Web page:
What do I need to know about VPS shopping?

Namerie

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I am hoping that I can get a little advice on what I need to know about when shopping for a VPS. This will be my first BTW and I am a complete noob when it comes to them so this will be for learning purposes first and then live websites later.

Any advice or tips will be appreciated. Keep in mind that I might not know all the terms. ;)

Thanks
 

AlbaHost

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I am hoping that I can get a little advice on what I need to know about when shopping for a VPS. This will be my first BTW and I am a complete noob when it comes to them so this will be for learning purposes first and then live websites later.

Any advice or tips will be appreciated. Keep in mind that I might not know all the terms. ;)

Thanks
Its easy, just pick up any host/vps plan go ahead and make payment that's it, may i please ask what vps configuration are you looking for, and what is your budget?
 

vpsrus

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I am hoping that I can get a little advice on what I need to know about when shopping for a VPS. This will be my first BTW and I am a complete noob when it comes to them so this will be for learning purposes first and then live websites later.

Any advice or tips will be appreciated. Keep in mind that I might not know all the terms. ;)

Thanks
I would recommend you to start with a small VPS like 10 to 15 GB and OpenVZ virtualization as you mention that your focus will be hosting live websites, I would tell you to load Centos 6.8 OS and get a 14 day free trial on cPanel so you can learn to install and manage websites.
 

HostYourNet-DR

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Look at the space your currently using and find a VPS that suits that.
cPanel will run 100% stable on a vps that has 4gb Ram or higher :).
 

RDO Servers

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I would suggest you start with a small/cheap VPS. Don't install cPanel or any other control panel at first, or you will be learning cPanel instead of true VPS management.
 

LJSHost

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Hi Namerie,

:think: I would say get something small 1 core 1GB RAM you can always upgrading it if you need.

Looking around at offers you will see so many technical and confessing terms biggest of all being the whole cloud thing which is just a fancy term for lots of servers linked together.

For a control panel what you choose depends on your end goal for the VPS do you want to be a hosting provider and have hundreds of accounts on it or do you want just a few sites hosted.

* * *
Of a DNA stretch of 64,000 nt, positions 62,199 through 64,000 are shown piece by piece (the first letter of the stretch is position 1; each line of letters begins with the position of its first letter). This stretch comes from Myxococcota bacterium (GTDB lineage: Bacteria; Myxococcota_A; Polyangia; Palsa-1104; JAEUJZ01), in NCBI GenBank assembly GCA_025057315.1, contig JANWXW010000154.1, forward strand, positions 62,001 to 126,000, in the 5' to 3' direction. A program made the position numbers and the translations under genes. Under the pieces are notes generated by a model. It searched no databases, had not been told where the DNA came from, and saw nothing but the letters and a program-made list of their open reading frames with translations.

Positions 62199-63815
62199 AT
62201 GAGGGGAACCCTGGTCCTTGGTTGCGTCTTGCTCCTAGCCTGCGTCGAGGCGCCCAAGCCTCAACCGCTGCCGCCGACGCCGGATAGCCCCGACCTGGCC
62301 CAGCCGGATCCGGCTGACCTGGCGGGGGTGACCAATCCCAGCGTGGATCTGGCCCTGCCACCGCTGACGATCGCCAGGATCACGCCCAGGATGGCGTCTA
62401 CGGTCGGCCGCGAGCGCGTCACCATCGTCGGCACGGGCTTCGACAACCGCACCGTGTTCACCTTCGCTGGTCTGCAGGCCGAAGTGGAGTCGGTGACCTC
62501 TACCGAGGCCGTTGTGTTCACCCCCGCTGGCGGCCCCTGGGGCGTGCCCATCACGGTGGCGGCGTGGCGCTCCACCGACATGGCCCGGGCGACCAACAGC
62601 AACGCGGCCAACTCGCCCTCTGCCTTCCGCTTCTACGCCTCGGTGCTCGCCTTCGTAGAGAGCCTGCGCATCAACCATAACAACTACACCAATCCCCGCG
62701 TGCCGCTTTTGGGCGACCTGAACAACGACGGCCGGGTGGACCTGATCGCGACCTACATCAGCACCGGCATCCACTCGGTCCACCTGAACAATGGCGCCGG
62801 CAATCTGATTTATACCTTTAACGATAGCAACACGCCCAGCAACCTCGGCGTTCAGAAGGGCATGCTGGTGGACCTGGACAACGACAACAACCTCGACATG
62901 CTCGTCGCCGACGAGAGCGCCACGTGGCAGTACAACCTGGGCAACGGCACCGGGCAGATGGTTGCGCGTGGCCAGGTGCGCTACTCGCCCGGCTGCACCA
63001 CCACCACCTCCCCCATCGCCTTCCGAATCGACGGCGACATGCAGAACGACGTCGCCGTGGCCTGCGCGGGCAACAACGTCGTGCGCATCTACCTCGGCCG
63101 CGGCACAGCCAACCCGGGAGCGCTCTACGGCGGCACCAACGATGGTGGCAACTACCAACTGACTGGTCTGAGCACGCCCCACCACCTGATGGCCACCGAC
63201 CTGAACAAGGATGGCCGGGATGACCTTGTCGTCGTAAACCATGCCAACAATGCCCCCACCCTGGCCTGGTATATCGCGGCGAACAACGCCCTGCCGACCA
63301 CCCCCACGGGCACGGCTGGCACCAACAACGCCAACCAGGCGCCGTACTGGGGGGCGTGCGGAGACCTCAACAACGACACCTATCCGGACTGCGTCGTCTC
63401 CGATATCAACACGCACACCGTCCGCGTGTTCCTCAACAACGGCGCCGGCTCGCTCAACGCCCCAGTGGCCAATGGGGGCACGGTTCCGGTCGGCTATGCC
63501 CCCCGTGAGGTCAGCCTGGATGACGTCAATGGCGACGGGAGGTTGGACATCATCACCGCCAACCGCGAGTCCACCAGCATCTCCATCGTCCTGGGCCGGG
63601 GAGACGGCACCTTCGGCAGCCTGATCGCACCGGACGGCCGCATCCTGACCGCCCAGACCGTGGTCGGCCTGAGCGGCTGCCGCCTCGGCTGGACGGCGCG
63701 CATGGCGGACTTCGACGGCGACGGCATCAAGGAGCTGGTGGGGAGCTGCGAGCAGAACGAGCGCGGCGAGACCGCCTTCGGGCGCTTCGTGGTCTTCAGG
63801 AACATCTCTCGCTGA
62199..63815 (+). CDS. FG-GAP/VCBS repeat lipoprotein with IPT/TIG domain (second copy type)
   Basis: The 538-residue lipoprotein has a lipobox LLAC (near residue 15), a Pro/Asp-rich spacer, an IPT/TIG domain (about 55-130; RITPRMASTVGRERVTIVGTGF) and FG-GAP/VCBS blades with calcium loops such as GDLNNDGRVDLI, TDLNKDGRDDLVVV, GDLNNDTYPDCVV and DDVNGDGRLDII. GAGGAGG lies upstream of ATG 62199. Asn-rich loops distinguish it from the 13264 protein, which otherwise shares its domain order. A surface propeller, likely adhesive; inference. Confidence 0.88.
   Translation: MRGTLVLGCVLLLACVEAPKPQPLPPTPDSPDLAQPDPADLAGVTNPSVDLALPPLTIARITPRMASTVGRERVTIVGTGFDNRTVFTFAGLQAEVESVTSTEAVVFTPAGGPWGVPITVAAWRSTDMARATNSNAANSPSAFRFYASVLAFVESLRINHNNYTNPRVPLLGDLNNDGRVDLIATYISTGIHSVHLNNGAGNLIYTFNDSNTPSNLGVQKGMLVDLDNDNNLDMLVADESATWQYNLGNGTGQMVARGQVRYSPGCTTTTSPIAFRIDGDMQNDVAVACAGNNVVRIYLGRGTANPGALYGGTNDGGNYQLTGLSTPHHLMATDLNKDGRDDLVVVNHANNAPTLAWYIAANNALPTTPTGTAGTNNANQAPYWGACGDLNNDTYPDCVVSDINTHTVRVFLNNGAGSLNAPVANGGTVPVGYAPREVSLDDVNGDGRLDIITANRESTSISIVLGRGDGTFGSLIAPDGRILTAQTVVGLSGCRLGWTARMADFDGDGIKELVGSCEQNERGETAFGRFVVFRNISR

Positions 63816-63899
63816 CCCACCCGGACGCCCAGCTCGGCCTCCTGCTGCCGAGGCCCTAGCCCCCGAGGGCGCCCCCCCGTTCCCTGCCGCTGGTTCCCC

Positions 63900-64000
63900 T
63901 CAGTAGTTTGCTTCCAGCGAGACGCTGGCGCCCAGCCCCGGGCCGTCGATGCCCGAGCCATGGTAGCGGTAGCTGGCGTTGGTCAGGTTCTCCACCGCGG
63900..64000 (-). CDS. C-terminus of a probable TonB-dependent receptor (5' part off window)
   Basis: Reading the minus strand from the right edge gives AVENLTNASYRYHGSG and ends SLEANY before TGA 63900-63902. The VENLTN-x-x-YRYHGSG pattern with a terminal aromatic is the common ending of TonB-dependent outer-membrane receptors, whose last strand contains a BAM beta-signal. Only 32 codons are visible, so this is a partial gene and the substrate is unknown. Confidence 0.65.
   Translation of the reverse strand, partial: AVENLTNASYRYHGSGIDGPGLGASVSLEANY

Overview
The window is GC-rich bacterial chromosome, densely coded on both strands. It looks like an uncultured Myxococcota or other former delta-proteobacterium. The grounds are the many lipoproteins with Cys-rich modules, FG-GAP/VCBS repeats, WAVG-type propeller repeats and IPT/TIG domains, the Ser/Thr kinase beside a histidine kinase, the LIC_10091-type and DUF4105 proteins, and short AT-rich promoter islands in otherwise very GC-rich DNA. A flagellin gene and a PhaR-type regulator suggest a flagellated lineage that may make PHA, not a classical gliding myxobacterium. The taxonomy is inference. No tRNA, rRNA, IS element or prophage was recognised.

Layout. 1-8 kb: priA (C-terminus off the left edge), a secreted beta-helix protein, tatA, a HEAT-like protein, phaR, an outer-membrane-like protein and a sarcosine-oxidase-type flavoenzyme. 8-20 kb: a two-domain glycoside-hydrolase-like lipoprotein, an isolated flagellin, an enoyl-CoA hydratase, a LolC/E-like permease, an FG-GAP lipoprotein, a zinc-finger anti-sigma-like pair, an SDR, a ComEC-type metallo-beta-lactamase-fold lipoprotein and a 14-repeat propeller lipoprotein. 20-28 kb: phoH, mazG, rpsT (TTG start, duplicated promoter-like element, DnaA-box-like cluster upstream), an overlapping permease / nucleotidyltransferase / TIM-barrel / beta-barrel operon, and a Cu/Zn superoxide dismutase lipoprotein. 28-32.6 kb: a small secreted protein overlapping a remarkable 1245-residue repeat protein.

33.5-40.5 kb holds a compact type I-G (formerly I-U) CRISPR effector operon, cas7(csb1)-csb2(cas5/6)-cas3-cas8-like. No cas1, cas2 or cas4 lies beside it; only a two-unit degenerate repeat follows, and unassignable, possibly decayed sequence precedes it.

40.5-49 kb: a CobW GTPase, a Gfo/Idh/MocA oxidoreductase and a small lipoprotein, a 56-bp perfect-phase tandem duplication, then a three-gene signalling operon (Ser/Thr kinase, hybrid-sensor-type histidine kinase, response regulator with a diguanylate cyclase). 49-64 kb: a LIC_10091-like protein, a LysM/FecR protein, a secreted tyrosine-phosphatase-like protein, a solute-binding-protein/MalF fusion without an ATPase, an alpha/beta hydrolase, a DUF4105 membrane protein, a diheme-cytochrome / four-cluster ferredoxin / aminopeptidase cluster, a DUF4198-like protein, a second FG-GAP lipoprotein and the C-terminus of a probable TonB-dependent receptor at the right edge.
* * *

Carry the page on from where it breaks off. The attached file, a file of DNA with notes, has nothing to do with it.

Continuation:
If you want to host and lot of sites I would go for cPanel, Webmin is very decent a free you want to keep costs down as it's FREE :D

CentOS and Debian would be my choice of operating system (cPanel only works with CentOs)

You say you want it for learning so I would recommend not even having a control to start with, you need to learn Linux on the command and everything about MySQL Apache DNS etc and be able to configure and maintain everything for the command line. All these control panels are just front ends for commands executed. For example you press the Reboot button in the panel interface all this is doing is issuing the command reboot. and they do more harm than good when learning imo. You must be able to understand whats happening in the background when a change, add or do something with a control panel. but the most useful feature imo is having an interface for customers to login to their account and manage things themselves like creating a mailbox.

You can still get a small VPS and have it fully managed for quite cheap under $20 a month and I would recommend management so you have someone to turn to for help when you have a problems or have someone to ask questions to about server configuration advice etc. Managed with most providers can be as hands on or off as you want.

Don't over analyze this to much and just buy it, but pay monthly so you can cancel if it does not meet your expectations.


TLDR version: $20 max 1 core 1 GB RAM with cPanel, Plesk or Webmin
 

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First you must decide if you like to learn to became system administrator or just need more power. If you're new to VPSes this might be the first major difference from shared hosting. If you choose Unmanaged VPS you will get root access and need to install and maintain everything. On the other hand you may get Managed VPS in which case you would be able to focus on the hosted sites, but of course it is going to cost more.